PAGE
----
Sat | Dec 2, 2023

Update | Lotto scam link-up

Fraudsters, gangs expand empire, amass gun arsenal

Published:Wednesday | November 17, 2021 | 12:12 AMLivern Barrett/Senior Staff Reporter
American law-enforcement officials escorting then alleged lotto scammer 28-year-old Davion Barrett of Norwood, St James, out of Jamaica in 2015.
American law-enforcement officials escorting then alleged lotto scammer 28-year-old Davion Barrett of Norwood, St James, out of Jamaica in 2015.

The lottery and other spin-off scams continue to be a lucrative feeding tree for Jamaica's underworld, with criminal actors forging wider alliances with multiple gangs to expand their empire, a senior police official has disclosed.

And the police have said that, increasingly, deep-pocketed scammers in the western end of the island are using their ill-gotten loot to stock up on illegal guns and ammunition.

“How we know this is because every year we recover far more than the year before and far more than any other police division islandwide,” Assistant Commissioner Clifford Chambers, commanding officer of the Area One police, told The Gleaner on Tuesday.

Area One comprises the parishes of Trelawny, St James, Hanover, and Westmoreland.

In St James alone, 112 illegal guns have been seized by the police since the start of the year, compared to 98 for all of 2020 and 86 in 2019, police statistics show.

Nearly 10,000 rounds of ammunition were also seized over the three-year period.

Advance fee or lottery scam and mail fraud are the two main schemes used by Jamaican fraudsters to fleece mainly elderly Americans.

How the proceeds from these financial crimes are used in Jamaica has raised concerns among American law enforcement authorities, according to Linnisa Wahid, director of the Bureau of International Narcotics and Law Enforcement section at the United States (US) Embassy in Kingston.

“Unfortunately, Americans have lost close to US$300 million (J$45 billion) per year in these types of financial crimes,” Wahid said at a roundtable discussion hosted by the United States Embassy at The Jamaica Pegasus hotel on Tuesday.

“That's quite a lot of money when it comes to financial scams coming out of Jamaica and targeting Americans.”

The number of Jamaicans getting involved in the lottery scam has increased minimally in recent years, said Chambers, even as he warned that that was not the most “alarming” development.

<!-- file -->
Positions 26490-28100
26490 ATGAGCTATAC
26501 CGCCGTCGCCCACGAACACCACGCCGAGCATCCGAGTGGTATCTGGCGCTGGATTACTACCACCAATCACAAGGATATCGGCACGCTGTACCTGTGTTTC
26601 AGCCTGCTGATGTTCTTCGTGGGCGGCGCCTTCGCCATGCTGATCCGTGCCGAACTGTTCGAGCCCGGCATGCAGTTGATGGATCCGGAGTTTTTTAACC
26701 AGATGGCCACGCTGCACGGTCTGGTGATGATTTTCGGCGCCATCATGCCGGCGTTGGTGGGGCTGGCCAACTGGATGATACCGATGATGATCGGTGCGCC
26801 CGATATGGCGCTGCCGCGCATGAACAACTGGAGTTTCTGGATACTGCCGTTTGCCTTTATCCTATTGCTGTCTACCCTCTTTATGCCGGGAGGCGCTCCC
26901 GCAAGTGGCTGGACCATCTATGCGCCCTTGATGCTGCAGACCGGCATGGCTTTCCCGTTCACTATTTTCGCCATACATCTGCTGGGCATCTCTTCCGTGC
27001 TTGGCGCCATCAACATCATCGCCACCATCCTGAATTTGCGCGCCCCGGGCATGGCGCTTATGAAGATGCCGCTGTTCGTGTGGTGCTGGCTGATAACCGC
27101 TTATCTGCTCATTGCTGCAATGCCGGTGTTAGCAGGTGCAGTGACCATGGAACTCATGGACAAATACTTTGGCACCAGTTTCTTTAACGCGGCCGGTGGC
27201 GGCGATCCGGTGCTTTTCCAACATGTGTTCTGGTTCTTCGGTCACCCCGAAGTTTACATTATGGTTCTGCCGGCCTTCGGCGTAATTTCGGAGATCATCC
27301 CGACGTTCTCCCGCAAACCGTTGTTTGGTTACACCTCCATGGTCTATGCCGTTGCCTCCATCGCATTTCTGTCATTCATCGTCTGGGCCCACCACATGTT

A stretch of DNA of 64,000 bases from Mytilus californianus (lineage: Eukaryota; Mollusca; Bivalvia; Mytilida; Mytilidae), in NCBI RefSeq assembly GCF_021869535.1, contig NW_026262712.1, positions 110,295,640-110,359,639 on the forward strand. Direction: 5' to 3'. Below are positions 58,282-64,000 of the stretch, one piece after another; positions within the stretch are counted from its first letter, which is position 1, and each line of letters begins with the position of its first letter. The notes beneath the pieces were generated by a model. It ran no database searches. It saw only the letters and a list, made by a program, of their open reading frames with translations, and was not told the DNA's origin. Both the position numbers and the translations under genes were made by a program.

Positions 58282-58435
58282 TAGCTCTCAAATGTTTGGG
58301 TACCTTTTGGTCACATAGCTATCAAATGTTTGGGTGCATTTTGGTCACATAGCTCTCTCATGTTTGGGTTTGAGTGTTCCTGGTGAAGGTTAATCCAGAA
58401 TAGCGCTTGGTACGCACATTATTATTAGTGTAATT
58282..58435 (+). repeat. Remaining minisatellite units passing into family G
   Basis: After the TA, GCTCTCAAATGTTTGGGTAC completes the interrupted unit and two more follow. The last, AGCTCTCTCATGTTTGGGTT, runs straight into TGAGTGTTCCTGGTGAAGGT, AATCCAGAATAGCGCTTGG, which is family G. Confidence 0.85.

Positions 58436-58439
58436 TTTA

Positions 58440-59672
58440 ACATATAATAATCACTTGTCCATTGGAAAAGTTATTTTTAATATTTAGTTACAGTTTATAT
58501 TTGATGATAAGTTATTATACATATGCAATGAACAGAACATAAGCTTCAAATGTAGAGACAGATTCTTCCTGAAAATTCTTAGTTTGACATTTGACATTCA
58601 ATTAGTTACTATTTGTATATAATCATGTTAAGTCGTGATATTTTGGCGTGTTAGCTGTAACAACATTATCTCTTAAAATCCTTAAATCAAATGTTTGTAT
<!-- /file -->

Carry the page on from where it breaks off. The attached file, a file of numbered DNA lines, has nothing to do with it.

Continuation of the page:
“The people who we know are deeply involved, we are seeing that they are getting more sophisticated and they are using the legal network and our systems as best as they can to hide their assets,” he said referring to high-end vehicles and other assets registered to individuals whose employment history cannot support such acquisitions.

Further, the senior cop said gangs supported by the proceeds from lottery scamming are beginning to expand their grip on communities.

“So, for example, let's say you have four gangs that used to operate independently of each other … . What the financiers are now doing is to see how they can have these gangs operate in unison under a big umbrella group,” he explained.

“It's not like scammers are increasing and popping up everywhere, but we are seeing efforts to inculcate a smarter approach in how they conduct their business.”

More than 1,200 murders have been recorded across Jamaica since the start of the year, a 10 per cent increase year-on-year, according to the latest police statistics.

Close to 80 per cent of those murders involve the use of a gun, while approximately 70 per cent are said to be gang-related.

It is these figures, Wahid said, that have made targeting gangsters a key priority of America's bilateral assistance to Jamaica.

“Combating gangs is both a priority for the US and Jamaican governments, especially as it pertains to decreasing domestic homicides and fighting transnational organised crime,” she said, pointing to a number of capacity-building programmes undertaken by the embassy.

Chambers said the refusal of citizens to come forward with information on scammers is among the challenges thwarting the efforts of investigators.

“One of the main things is the fear within the community to come forward and support law enforcement given the depth and reach of some of these criminals,” the assistant commissioner of police said.

Editor's note: An earlier version of this story suggested that Assistant Commissioner Clifford Chambers was at the roundtable discussion. His views were sought after the event.